What is a Vertical Marketing System? 3 Types of Vertical Marketing Systems?
As a business owner, what is the first thing to pop up in your mind when you think of marketing?
Perhaps you will focus on customer-facing elements, such as advertising content and branding messages. However, do you know marketing also includes business-facing elements, such as distribution that require a lot of attention and cost management as well?
In this guide, we will introduce everything you need to know about the vertical marketing system, which is one way for businesses to manage both costs and logistics of a distribution channel. Besides the definition, you’ll find out 3 types of vertical marketing systems, as well as 5 steps to develop an effective vertical marketing strategy for your business.
So, let’s dive right into it!
What is a vertical marketing system?
A vertical marketing system (VMS) can be defined as a form of cooperation between multiple levels of a distribution channel, including producers, wholesalers, and retailers. They work together to promote economies of scale and efficiency to finally meet consumer needs in a specific vertical market.
A distribution channel is a network of individuals and organizations involved in the process of getting a product or service from manufacturing to consuming. Distribution channels are also called marketing channels or marketing distribution channels.
In another type of distribution channel - conventional marketing systems, producers, wholesalers, and retailers work separately and try to maximize their own profits. When the profit of one channel member comes at the expense of other members, conflicts can arise that reduce profits for the business as a whole. Therefore, to deal with this problem, more and more companies are forming vertical marketing systems.
The concept behind vertical marketing systems is quite similar to vertical integration. In vertical integration, a company assumes control over several of the production steps in the creation of its product or service in a particular market. In other words, companies purchase a part of the production or sales process that was previously outsourced to get it done in-house.
For example, a solar power company might practice forward integration by purchasing a retail outlet to sell its products. At the same time, they might apply backward integration by purchasing a plant to obtain needed raw materials to manufacture its products.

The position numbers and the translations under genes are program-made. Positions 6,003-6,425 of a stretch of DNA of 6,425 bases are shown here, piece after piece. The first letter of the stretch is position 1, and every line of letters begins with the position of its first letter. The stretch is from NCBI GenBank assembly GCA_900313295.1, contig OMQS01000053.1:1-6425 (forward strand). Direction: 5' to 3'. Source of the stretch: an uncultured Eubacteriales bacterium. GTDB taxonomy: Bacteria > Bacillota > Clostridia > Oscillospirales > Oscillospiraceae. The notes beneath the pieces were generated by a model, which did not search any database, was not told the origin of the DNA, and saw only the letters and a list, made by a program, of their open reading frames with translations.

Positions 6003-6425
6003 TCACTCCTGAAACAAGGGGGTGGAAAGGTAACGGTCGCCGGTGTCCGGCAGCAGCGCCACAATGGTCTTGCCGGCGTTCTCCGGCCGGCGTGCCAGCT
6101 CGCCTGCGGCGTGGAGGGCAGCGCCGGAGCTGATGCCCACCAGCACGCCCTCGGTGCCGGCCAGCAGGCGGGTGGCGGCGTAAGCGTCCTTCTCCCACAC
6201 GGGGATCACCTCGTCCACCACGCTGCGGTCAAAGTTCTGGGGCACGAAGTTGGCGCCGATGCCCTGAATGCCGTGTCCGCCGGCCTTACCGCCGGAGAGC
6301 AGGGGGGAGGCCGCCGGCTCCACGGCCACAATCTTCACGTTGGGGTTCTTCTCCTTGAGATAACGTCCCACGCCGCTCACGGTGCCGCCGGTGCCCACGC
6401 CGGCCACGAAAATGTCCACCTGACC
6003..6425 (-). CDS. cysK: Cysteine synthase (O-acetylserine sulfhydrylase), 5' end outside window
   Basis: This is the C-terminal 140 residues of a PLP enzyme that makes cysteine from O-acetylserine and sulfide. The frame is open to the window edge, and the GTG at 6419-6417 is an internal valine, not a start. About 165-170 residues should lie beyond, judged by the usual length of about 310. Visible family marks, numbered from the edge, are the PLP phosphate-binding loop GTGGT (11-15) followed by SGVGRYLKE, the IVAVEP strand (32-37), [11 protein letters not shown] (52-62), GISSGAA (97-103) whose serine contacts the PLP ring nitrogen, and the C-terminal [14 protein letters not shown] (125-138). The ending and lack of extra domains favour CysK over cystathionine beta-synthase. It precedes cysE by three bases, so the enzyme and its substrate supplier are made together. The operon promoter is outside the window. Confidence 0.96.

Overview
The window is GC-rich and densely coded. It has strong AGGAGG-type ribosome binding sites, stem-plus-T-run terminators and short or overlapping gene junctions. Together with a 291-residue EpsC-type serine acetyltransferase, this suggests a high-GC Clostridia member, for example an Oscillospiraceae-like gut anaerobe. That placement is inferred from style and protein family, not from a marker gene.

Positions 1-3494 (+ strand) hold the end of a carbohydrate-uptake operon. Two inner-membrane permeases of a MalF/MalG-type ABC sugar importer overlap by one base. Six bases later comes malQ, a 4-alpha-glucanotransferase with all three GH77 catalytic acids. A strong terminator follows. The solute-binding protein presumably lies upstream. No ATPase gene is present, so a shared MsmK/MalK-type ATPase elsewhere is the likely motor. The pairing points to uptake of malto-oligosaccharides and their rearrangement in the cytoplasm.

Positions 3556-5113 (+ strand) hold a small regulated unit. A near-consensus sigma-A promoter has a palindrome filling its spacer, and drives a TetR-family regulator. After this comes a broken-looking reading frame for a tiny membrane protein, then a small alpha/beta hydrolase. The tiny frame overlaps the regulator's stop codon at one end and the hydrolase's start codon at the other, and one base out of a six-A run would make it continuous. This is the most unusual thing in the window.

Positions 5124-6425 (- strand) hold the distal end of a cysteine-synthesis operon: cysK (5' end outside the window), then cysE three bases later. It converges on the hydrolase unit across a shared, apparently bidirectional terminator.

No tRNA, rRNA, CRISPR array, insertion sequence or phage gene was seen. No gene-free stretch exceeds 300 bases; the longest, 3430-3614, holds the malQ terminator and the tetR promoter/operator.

Advantages and disadvantages of vertical marketing systems
Vertical marketing systems can seem to work effectively, but there are existing limitations that need your consideration. So, in this part, let’s explore to have an in-depth understanding of both sides!
Here are some of the significant advantages of vertical marketing systems:
The key benefit of vertical marketing systems is that it allows a company to see the big picture and maintain overall control of its products from manufacturing to selling. The company can analyze the process, identify problems, and resolve those issues in a timely manner. Besides, customer feedback could be gathered quickly as opposed to being stopped by an independent retail outlet.
For example, if the shipment process gets into trouble, the company can immediately send a new shipment or order more of the product manufactured without communication delays and financial matters.
In conventional marketing systems, manufacturers and retailers sometimes keep in mind different goals when selling a product. A manufacturer may desire to brand a product as a luxury item, while a retailer would prefer to sell more items by reducing the price.
In a vertical marketing system, the business maintains the brand messaging from the product creation to the final sale to ending consumers. Retailers will focus on brand messages, as the marketing message comes from inside the business, and no brand inconsistency arises.
A vertical marketing system enables the combined entity to benefit from the pooling of resources. For instance, a vertical marketing system ships products from the producer to a wholesaler and then to retail outlets.
In a standard distribution arrangement, this would be the activity of three separate organizations. However, in a vertical marketing system, the shipping costs can be combined, and a lower overall shipping arrangement can be negotiated with shipping providers.
When it comes to the disadvantages, it will help a lot to keep in mind the following aspects.
Following a vertical marketing system means that you are running multiple businesses simultaneously.